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China has reportedly used its terrifying “soaring dragon” drone in a huge threat to Taiwan as tension in the South China Sea continues to heat up. The vehicle reportedly entered Taiwan’s airspace on Thursday, just days after Chinese drones infiltrated the median line of the Taiwan Strait for the first time.
Known as the Guizhou WZ-7, the high-tech weapon can which carries out aerial reconnaissance but can also provide targeting data for anti-ship ballistic missiles passed through Taiwan’s southwest Air Defence Identification Zone (ADIZ) in a major warning to China’s adversary.
The weapon piece of military equipment can travel long distances and has been dubbed the “soaring dragon”. It was just one of several weapons that have been spotted recently by Taiwan’s military, with its forces tracking up to five Chinese warships and 26 Chinese military aircraft around Taiwan on Thursday.
But the “Soaring Dragon” sighting was the first time the Taiwanese military spotted such a device, and it was seen along with another drone, called the Guizhou BZK-007. It reportedly flew just off the southwestern edge of the median line.
Taiwan’s military reportedly responded by sending combat air patrol planes which broadcasted radio warnings while tracking the Chinese aircraft with land-based anti-aircraft missiles. But this comes amid fears that China is gearing up to invade the island nation which claims independence, which Beijing believes it should have sovereignty over.
Ben Lewis, a US-based defence analyst tracking Chinese military activities in the Taiwan Strait, warned that the UAV sighting is an indication that Beijing was running a practice drill for future missions as a warning to Taiwan as tension with its rival soars.
He told the Telegraph: “Undoubtedly, UAVs have become and will continue to be a focal element of PLA operations, and so their usage needs to be trained as much as any platform. I think that this moment is yet another example of the PLA’s growing capabilities, and their willingness to use them.”
This also comes just weeks after Taiwan’s military said it will shoot down Chinese military UAVs that do not respond to its warnings. In August, Taiwanese forces reportedly open-fired on a Chinese People’s Liberation Army (PLA) drone after it approached the Taiwanese-controlled Kinmen Islands.
The military said in a statement: “At around 5:59 pm, a drone entered the restricted air space over Erdan Island once again. The defence forces issued warnings in accordance with protocol. Because the drone continued to hover over the area, the defence forces opened fire and forced it to leave. The drone flew towards Xiamen at around 6 pm.”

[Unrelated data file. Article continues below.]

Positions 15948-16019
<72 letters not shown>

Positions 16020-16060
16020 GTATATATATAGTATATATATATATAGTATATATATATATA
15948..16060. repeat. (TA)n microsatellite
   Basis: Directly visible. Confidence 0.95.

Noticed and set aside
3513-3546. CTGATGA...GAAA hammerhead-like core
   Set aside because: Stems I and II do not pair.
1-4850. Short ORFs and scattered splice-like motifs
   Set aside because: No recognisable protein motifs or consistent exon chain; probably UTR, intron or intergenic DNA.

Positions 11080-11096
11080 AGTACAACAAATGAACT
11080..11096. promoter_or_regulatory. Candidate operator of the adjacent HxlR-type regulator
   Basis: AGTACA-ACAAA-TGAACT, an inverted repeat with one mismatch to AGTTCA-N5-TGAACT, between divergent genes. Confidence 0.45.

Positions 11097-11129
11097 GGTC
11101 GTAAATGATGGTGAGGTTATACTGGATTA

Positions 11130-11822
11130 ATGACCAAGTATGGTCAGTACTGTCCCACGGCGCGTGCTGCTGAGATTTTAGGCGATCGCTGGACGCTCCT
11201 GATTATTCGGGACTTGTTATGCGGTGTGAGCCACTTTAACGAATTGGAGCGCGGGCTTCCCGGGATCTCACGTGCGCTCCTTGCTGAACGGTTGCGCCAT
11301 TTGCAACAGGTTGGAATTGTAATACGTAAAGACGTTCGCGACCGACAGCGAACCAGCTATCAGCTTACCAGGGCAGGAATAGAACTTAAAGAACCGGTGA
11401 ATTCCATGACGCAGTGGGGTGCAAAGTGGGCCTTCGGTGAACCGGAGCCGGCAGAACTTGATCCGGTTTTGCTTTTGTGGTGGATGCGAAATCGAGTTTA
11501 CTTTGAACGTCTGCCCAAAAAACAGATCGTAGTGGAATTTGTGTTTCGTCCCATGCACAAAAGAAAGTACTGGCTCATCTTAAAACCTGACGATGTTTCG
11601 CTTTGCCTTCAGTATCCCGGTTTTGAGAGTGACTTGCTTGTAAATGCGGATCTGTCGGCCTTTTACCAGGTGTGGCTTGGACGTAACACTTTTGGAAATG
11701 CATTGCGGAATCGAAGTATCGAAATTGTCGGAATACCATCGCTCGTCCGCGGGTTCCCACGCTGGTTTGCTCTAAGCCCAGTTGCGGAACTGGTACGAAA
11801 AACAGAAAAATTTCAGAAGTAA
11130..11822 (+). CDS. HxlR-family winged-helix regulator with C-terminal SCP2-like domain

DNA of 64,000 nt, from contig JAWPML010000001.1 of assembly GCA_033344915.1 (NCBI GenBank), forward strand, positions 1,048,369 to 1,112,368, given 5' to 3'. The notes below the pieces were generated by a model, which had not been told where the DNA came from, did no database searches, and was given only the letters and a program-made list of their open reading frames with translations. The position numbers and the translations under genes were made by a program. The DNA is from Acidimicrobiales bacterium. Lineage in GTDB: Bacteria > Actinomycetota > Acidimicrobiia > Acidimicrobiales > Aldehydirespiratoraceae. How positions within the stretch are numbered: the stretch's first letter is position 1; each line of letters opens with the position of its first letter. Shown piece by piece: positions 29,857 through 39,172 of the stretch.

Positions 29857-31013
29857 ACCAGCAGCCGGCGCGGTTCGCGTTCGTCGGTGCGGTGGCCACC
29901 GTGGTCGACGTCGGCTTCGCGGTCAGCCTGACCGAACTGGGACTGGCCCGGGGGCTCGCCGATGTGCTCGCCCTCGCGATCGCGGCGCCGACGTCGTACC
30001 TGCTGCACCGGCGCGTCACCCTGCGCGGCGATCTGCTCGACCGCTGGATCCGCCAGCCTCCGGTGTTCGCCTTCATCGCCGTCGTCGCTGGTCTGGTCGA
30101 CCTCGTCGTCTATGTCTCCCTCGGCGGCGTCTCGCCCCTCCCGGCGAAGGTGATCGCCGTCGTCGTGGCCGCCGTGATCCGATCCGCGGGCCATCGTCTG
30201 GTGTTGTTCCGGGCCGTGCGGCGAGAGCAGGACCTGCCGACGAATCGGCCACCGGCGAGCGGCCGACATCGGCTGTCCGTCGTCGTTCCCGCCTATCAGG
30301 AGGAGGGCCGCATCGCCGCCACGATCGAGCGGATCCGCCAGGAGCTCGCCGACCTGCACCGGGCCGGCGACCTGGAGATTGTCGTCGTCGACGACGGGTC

Taiwanese forces later said that take it will take the necessary actions to “drive away” drones by issuing radio warnings, firing signal flares and blowing whistles, but warned drones will be “shot down” if they refuse to depart.
The shooting of the drone marked the first time that Taiwan’s military has made such a move, but it comes as China’s military exercises have ramped up every since US Speaker of the House of Representatives visited the island nation, which sparked fury in Beijing.
But Zhao Lijian, the Chinese foreign ministry spokesman, claims: “Chinese drones flying about Chinese territory, this is not something to make a fuss about.” However, Taiwan’s President Tsai Ing-wen said the mission was likely an attempt to provoke Taipei.
However, Taiwan’s leader urged the nation to stay calm but warned it will respond to Chinese aggression with “strong countermeasures” if necessary. In fact, just days after Taiwan shot down China’s drone for the first time, the military later released pictures to the media showcasing its brand-new anti-drone weapons.
Taiwan’s Ministry of National Defence has also said a new anti-drone system will be deployed at its military bases by the beginning of next year, while it also has plans to ramp up its overall defence budget to a record $19.4 billion (£16.8billion), a 13.9 percent boost from 2022.
Paul Huang, a research fellow at the Taiwanese Public Opinion Foundation, a non-profit, non-governmental think tank, told CNN: “[China] doesn’t really see a problem as of yet, which I think they should because this could lead to escalation that they didn’t want. If they want to be in control, they better control these civilian drone operators first.”
But according to a US intelligence official, China is planning to ready its military for an invasion of Taiwan in 2027. CNN intelligence and national security correspondent Katie Bo Lilli wrote on Twitter that David Cohen CIA Deputy Director informed her that Chinese President Xi Jinping wants “to have the capability to take control of Taiwan by force by 2027.”
She quoted the official saying that Mr Jinping “has asked his military to put him in a position where, if that’s what he wanted to do, he would be able to.”